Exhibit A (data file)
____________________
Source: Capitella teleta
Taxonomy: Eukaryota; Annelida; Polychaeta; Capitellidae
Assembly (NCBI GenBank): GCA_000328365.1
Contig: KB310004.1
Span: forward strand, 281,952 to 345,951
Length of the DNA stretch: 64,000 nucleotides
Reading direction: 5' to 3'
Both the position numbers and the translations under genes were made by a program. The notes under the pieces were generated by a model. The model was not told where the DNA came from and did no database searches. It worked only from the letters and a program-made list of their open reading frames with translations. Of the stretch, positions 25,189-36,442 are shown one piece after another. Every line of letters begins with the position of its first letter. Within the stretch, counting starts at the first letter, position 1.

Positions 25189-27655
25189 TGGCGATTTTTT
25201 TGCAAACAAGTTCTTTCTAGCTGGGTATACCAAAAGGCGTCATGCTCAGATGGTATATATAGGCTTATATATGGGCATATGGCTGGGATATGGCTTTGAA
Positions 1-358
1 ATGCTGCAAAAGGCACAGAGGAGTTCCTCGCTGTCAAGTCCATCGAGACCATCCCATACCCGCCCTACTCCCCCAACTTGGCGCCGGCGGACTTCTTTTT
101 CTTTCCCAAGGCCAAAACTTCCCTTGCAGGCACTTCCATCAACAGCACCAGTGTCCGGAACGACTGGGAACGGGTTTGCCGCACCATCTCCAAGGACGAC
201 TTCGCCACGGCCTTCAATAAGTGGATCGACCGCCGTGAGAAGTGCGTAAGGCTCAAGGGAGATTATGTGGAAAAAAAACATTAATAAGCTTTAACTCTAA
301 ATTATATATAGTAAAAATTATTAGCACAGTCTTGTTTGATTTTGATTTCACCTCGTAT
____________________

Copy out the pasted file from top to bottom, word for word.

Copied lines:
Source: Capitella teleta
Taxonomy: Eukaryota; Annelida; Polychaeta; Capitellidae
Assembly (NCBI GenBank): GCA_000328365.1
Contig: KB310004.1
Span: forward strand, 281,952 to 345,951
Length of the DNA stretch: 64,000 nucleotides
Reading direction: 5' to 3'
Both the position numbers and the translations under genes were made by a program. The notes under the pieces were generated by a model. The model was not told where the DNA came from and did no database searches. It worked only from the letters and a program-made list of their open reading frames with translations. Of the stretch, positions 25,189-36,442 are shown one piece after another. Every line of letters begins with the position of its first letter. Within the stretch, counting starts at the first letter, position 1.

Positions 25189-27655
25189 TGGCGATTTTTT
25201 TGCAAACAAGTTCTTTCTAGCTGGGTATACCAAAAGGCGTCATGCTCAGATGGTATATATAGGCTTATATATGGGCATATGGCTGGGATATGGCTTTGAA
Positions 1-358
1 ATGCTGCAAAAGGCACAGAGGAGTTCCTCGCTGTCAAGTCCATCGAGACCATCCCATACCCGCCCTACTCCCCCAACTTGGCGCCGGCGGACTTCTTTTT
101 CTTTCCCAAGGCCAAAACTTCCCTTGCAGGCACTTCCATCAACAGCACCAGTGTCCGGAACGACTGGGAACGGGTTTGCCGCACCATCTCCAAGGACGAC
201 TTCGCCACGGCCTTCAATAAGTGGATCGACCGCCGTGAGAAGTGCGTAAGGCTCAAGGGAGATTATGTGGAAAAAAAACATTAATAAGCTTTAACTCTAA
301 ATTATATATAGTAAAAATTATTAGCACAGTCTTGTTTGATTTTGATTTCACCTCGTAT